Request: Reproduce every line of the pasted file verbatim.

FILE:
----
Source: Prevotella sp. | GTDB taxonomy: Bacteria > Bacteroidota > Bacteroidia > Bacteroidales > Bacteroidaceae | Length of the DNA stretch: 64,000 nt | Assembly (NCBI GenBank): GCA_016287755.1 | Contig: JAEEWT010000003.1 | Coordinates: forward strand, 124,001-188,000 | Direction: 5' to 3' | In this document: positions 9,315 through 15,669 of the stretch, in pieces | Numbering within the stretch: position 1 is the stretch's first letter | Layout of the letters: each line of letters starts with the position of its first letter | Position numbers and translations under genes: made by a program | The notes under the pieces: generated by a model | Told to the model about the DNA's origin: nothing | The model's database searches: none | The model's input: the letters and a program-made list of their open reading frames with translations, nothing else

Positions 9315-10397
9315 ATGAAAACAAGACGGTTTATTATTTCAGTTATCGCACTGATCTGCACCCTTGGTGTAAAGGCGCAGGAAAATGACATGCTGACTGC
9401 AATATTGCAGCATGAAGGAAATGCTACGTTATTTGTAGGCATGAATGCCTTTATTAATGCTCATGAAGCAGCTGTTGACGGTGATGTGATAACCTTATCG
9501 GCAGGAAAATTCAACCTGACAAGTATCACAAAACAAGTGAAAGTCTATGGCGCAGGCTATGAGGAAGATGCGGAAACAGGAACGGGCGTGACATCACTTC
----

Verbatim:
Source: Prevotella sp. | GTDB taxonomy: Bacteria > Bacteroidota > Bacteroidia > Bacteroidales > Bacteroidaceae | Length of the DNA stretch: 64,000 nt | Assembly (NCBI GenBank): GCA_016287755.1 | Contig: JAEEWT010000003.1 | Coordinates: forward strand, 124,001-188,000 | Direction: 5' to 3' | In this document: positions 9,315 through 15,669 of the stretch, in pieces | Numbering within the stretch: position 1 is the stretch's first letter | Layout of the letters: each line of letters starts with the position of its first letter | Position numbers and translations under genes: made by a program | The notes under the pieces: generated by a model | Told to the model about the DNA's origin: nothing | The model's database searches: none | The model's input: the letters and a program-made list of their open reading frames with translations, nothing else

Positions 9315-10397
9315 ATGAAAACAAGACGGTTTATTATTTCAGTTATCGCACTGATCTGCACCCTTGGTGTAAAGGCGCAGGAAAATGACATGCTGACTGC
9401 AATATTGCAGCATGAAGGAAATGCTACGTTATTTGTAGGCATGAATGCCTTTATTAATGCTCATGAAGCAGCTGTTGACGGTGATGTGATAACCTTATCG
9501 GCAGGAAAATTCAACCTGACAAGTATCACAAAACAAGTGAAAGTCTATGGCGCAGGCTATGAGGAAGATGCGGAAACAGGAACGGGCGTGACATCACTTC